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Seattle’s Top Baby Names For 2023: Revealed

Seattle skyline panorama at sunset as seen from Kerry Park, Seattle, WA

Seattle’s Top Baby Names For 2023: Revealed

Picking a baby name is no small task, and it’s always useful to gather information about the most popular baby names in certain areas. Seattle’s top baby names for 2023 include unique ones like Freya, Caspian, and Arlo, along with classics like Oliver, Liam, and Emma (via Seattle Times). What causes a particular name to surge in popularity can depend upon a number of factors, so let's get into those.

Sometimes a name is chosen for a famous actor/actress, a character from a book, or inspired by other pieces of popular culture. Another route to go is to find the meaning behind a name. After all, giving your child a name that will fit is an important step in getting to know this new little family member. If the name is tied to your own family history, well that just makes things even more interesting. Read on as we learn about the city of Seattle’s top baby names for 2023.

In this post, we’ll do a deep dive into the origin and meaning behind Seattle’s top baby names. Get a better idea of where they come from as well as the popular culture references that are keeping them among this city in Washington‘s top baby names from 2023. We’ll cover both boys' and girls’ names so you’ll get a fair amount of inspiration, and by the end of this, you may have a better idea of what direction you may be leaning for naming your own future family members! 


“Eloise” has roots in French and German. In French it translates to “healthy”, and the German iteration of the name is “Helewidis” and the English derivative is “Heloise.” Perhaps the most famous “Eloise,” is the literary character from Kay Thompson's Eloise published in 1955. This little girl embodies bravery, imagination, and fun, all wonderful values to emulate for the name of a little girl. Popular nicknames include “Louise,” “Luisa,” and “Lois” (via Family Education).


Next up we have “Maeve,” which is traditionally Irish. In old Irish, the name “Medb” translates to “intoxicating,” and also can be interpreted as “a ruler “She who rules.” In Irish mythology, the Queen of the Fairies is referred to as “Maeve” (via Very Well Family).


“Soren,” is a Scandinavian name. Traditionally spelled “Søren,” the different “o's” here impact the pronunciation from “Sur-en” to the anglicized version of “Sorr-en.” In Danish the name means “stern” (via Nameberry).


The name “Aurelia” has roots in the Latin word “aureus” and dates back as far as the Roman Empire. Derived from the surname “Aurelius,” it means “golden.” Famous historical individuals with the name include the mother of Julius Caesar, and variations on the name include the Italian “Aurelio” (via Name Of The Year).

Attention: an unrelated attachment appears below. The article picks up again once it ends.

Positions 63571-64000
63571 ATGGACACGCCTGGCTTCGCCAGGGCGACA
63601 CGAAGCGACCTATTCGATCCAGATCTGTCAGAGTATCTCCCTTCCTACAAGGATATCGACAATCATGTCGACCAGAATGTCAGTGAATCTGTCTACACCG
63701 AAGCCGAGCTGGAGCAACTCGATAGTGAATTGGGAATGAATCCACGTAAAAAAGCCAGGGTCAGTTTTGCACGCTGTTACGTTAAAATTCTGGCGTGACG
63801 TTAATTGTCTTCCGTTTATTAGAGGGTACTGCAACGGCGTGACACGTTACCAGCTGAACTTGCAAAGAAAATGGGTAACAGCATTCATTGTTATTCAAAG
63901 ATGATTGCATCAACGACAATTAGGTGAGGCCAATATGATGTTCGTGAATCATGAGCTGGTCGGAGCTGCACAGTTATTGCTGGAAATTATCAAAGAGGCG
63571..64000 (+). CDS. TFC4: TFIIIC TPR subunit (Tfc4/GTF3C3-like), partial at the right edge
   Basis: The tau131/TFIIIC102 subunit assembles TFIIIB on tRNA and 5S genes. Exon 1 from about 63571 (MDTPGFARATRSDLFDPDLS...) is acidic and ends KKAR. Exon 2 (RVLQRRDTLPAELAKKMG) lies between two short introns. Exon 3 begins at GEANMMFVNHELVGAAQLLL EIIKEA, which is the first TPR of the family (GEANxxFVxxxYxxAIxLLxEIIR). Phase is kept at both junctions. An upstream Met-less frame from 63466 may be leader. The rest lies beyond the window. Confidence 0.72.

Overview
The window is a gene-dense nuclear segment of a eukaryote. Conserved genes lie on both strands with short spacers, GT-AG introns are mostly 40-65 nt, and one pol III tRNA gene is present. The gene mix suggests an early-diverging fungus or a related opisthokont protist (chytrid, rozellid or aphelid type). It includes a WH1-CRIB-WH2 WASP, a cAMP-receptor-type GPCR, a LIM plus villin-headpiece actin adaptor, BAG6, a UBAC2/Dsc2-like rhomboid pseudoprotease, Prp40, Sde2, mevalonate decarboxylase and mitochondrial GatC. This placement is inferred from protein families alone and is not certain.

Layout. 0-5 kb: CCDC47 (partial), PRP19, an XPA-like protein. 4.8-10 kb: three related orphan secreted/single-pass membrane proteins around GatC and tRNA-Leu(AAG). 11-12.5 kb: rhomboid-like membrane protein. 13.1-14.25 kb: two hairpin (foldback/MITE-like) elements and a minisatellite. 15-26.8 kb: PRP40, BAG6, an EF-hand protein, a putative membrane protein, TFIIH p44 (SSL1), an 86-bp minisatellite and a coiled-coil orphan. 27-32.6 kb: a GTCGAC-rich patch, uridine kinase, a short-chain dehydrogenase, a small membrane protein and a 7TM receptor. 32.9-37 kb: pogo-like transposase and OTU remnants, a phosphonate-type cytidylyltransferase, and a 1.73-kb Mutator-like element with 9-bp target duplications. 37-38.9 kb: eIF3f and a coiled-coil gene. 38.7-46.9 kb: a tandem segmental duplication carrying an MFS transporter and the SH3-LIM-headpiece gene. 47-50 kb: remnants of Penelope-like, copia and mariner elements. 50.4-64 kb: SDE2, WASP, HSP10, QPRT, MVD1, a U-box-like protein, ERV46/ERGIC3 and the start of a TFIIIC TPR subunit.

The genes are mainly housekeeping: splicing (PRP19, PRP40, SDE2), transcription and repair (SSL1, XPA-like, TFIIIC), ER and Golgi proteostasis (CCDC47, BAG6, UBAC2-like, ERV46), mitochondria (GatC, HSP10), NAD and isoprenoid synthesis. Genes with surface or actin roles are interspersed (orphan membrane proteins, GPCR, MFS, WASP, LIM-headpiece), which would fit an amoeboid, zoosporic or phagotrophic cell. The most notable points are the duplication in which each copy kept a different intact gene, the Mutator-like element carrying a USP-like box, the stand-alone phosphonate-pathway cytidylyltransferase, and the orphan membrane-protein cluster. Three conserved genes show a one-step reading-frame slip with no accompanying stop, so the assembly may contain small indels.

“Arlo,” comes from the name “Harlow,” which comes from Anglo-Saxon words meaning a “fortified hill.” It first showed up in the English poem “The Faerie Queene,” written by Edmund Spenser in 1590. It's also connected to the Irish-Gaelic word “Aherlow” which means “between two highlands.”

Choosing baby name. Confused pregnant woman with question marks on paper stickers on tummy
Naming a baby can be hard work! Maybe one of these will inspire you!



“Felix” comes from the Latin meaning “happiness.” Adapted from a surname, it has been around since Roman times and is believed to provide luck from the Gods. In the Bible, Felix appears as a procurator (treasury officer) of Judea.


The name “Freya,” is classically Nordic coming from the name “Freyja,” which means “noble woman.” In Norse mythology, Freya is the goddess of love and fertility, practicing magic to change the future and predict outcomes. The male variations on the name include “Frey,” and “Freyr.”


Another of Seattle's top baby names is “Atticus.” Perhaps most associated with the wholesome lawyer Atticus Finch in Harper Lee's To Kill A Mockingbird, the name comes from the Greek and Latin for an “individual from Attica.” Attica was a region that contained the, now capital, Athens.


Pronounced “Eye-lah,” the name “Isla” comes from the Scottish name “Islay,” the Queen of the Hebrides. A Scottish folk tale describes how a princess from Denmark dropped stones on her journey to Scotland, these stones formed the islands that now lay between Ireland and Scotland. In Spanish, the name means “island.”

Toy blocks spelling out the name "ISLA"